Kumdo is a modern Korean martial art derived from Japanese Kendo. Though romanized in a number of ways when written, Kǒmdo or Geomdo, the meaning remains "the way of the sword" and is cognate with the Japanese term. As a martial art, Kumdo has become accepted in Korean culture and society since its introduction from Japan to the degree that the term "kumdo" has, in recent history, become a generic label for other Korean martial arts based upon Korean Swordsmanship. Therefore, kumdo can apply to the sporting and competitive form of swordsmanship, similar to Kendo, or it can be applied to other martial forms of Korean swordsmanship such as Haidong Gumdo or Hankumdo. Although related to Japanese Kendo, minor differences exist in Korean Kumdo due to appropriation and acculturation. Such differences include, but are not limited to, the use of native terminology, the use of blue flags rather than red flags for the referees and minor modifications to the uniform.
The wodao is a Chinese sword from the Ming Dynasty. It is typically long and slender, but heavy, with a curved back and sharp blade. It bears a strong resemblance to the Tang sword, zhanmadao, Tachi or Odachi in form. Extant examples show a handle approximately 25.5 cm long, with a gently curved blade 80 cm long.
The chokutō is a straight, single-edged Japanese sword that was produced prior to the 9th century. Its basic style is likely derived from similar swords of ancient China. Chokutō were used on foot for stabbing or slashing and were worn hung from the waist. Until the Heian period such swords were called tachi (大刀), which should not be confused with tachi written as 太刀 referring to curved swords.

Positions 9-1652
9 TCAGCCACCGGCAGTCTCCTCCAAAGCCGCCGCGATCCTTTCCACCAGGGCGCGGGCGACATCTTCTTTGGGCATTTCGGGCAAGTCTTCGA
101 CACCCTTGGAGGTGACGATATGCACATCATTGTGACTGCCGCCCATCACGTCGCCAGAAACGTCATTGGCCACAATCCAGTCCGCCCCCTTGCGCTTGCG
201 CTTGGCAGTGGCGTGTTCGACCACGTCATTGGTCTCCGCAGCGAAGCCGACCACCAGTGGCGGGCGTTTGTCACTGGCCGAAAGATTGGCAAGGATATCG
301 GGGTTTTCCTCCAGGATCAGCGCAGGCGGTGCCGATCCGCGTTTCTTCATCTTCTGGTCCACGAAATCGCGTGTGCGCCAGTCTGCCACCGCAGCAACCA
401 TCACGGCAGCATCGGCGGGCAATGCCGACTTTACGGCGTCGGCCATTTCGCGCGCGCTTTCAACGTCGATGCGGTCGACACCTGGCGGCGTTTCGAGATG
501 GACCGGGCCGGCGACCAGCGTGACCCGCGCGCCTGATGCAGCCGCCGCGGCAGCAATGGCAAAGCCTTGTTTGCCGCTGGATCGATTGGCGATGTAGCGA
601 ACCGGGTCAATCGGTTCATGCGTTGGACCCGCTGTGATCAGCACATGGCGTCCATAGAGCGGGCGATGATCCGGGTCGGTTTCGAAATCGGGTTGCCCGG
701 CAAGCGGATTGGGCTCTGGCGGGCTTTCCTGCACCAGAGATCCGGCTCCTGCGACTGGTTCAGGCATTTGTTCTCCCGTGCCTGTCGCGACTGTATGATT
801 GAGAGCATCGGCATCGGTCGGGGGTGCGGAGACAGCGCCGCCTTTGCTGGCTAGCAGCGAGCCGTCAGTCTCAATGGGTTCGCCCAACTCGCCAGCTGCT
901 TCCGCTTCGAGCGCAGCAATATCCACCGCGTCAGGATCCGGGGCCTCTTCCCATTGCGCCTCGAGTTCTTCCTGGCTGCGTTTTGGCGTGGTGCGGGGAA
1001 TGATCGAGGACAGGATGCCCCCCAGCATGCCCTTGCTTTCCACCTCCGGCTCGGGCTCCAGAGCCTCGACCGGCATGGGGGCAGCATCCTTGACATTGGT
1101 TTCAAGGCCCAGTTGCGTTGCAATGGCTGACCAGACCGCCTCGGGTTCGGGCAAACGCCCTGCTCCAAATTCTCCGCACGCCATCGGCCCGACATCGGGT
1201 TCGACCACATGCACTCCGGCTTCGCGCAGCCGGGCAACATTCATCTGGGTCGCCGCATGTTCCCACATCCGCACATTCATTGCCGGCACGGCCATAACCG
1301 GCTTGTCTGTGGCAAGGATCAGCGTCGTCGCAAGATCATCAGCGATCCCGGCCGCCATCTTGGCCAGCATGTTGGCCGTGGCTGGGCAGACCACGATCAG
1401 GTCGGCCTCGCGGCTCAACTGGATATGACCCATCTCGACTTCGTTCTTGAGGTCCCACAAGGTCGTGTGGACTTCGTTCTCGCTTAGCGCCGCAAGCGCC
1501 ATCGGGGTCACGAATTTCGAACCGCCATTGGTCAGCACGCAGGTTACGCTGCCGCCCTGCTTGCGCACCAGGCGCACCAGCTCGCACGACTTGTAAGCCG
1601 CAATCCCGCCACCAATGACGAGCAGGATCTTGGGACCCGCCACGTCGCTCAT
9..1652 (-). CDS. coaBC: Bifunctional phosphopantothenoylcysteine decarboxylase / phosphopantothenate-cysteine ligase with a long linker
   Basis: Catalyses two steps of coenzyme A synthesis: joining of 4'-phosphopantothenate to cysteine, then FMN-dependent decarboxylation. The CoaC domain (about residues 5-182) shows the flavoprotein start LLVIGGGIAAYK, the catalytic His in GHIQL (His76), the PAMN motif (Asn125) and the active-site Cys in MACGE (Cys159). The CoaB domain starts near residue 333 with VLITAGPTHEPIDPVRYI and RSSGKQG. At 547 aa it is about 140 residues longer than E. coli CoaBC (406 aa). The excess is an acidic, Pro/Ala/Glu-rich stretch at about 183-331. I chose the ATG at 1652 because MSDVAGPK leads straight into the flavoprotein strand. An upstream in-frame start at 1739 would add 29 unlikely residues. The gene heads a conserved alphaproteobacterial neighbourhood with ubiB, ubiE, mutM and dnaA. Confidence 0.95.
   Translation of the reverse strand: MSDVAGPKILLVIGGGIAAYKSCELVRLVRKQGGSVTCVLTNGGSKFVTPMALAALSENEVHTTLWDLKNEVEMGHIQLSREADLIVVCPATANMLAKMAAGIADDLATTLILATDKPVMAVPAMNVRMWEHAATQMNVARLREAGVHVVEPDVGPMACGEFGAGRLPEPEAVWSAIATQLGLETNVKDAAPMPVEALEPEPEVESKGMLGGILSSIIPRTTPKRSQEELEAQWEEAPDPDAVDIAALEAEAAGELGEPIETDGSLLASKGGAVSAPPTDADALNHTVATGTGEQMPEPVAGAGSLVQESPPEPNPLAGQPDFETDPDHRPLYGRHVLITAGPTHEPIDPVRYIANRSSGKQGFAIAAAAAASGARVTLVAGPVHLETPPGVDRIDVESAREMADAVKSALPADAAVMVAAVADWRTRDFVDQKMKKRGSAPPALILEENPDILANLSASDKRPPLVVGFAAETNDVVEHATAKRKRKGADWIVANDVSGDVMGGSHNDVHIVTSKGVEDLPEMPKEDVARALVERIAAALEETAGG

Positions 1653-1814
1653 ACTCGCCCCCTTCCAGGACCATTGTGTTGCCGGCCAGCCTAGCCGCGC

Since the 1970s, there has been a revival of traditional or reconstructed methods of swordsmanship based on the Korean sword in the Republic of Korea, supplementing the practice of Kumdo. There are historical sources on which such reconstructions are based, dating to the 17th and 18th centuries, notably the Muyejebo of 1610, its 1759 revision Muyeshinbo, supplemented with 12 additional fighting methods by Prince Sado who originated the term Sip Pal Ki, and the renewed revision of 1790, Muyedobotongji.
Japanese sword mountings are the various housings and associated fittings (tosogu) that hold the blade of a Japanese sword when it is being worn or stored. Koshirae (拵え) refers to the ornate mountings of a Japanese sword used when the sword blade is being worn by its owner, whereas the shirasaya is a plain undecorated wooden mounting composed of a saya and tsuka that the sword blade is stored in when not being used.